Before long it was snapped up by Breitbart proper, by the Washington Free Beacon and even by Fox News. It started doing the rounds on the “”””””””””new media”””””””””” as well, of course. Got very popular on Twitter and soon videos started to appear. “It’s very rare that I actually read an article that chills my blood, curls my stomach”, says T.J. Kirk, “but today I did. So thank you Huffington Post, for shocking me with the despicable evil that you are willing to publish on your website” (by far the most eloquent drug-addicted neckbeard on YouTube IMO).

I was not convinced. I quickly checked the author’s profile on the website and Googled the name — lady called “Shelley Garland” — and found pretty much nothing, so I sent out my own tweet in which I said I didn’t think she existed, which promptly got pretty popular. I don’t believe this author is actually real. I believe Shelley Garland is a Poe.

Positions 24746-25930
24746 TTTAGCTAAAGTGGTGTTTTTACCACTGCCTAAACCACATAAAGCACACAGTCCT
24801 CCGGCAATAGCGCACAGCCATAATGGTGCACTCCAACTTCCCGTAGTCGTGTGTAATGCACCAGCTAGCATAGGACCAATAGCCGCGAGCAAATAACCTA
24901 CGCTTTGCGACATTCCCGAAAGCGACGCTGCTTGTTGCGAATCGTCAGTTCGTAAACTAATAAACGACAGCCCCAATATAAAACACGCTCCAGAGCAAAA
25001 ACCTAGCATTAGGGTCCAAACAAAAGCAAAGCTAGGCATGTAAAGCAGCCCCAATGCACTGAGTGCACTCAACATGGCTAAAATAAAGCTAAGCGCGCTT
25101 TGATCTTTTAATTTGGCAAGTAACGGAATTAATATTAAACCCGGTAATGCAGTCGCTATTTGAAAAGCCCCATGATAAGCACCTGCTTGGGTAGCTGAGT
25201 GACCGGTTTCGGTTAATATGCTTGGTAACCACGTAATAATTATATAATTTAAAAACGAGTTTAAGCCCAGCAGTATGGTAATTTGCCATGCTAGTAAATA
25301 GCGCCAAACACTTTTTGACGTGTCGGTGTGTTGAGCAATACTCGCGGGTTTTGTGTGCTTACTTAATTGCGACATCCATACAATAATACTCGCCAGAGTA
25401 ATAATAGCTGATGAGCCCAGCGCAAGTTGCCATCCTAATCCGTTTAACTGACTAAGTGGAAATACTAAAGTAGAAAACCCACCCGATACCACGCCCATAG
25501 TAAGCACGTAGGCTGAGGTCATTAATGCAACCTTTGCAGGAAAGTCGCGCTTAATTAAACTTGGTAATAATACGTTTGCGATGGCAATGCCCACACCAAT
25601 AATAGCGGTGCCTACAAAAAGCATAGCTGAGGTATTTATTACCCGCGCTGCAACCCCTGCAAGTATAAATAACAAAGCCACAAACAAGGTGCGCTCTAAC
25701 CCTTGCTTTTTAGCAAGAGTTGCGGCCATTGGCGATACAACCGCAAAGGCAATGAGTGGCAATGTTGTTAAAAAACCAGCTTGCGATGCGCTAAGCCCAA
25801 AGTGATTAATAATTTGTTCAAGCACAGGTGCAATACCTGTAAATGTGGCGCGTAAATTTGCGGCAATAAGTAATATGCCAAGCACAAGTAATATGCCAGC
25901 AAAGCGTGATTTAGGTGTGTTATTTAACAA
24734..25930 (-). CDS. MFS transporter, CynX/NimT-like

To start with, she has published literally one article, and I can’t find anything related to her online.Screen Shot 2017-04-14 at 22.28.10.jpgI searched all of the Shelley Garlands on Facebook and LinkedIn; I imagine a university student writing for the Huffington Post should have at least one of those. Nothing.

Not wanting to give up I got creative, and looked for South African universities offering philosophy & ethics courses, of which there are four. There’s no way I can find any complete student lists (which pleases me, actually), but I typed her name into all of their search bars and got nothing, so she must have kept a low profile.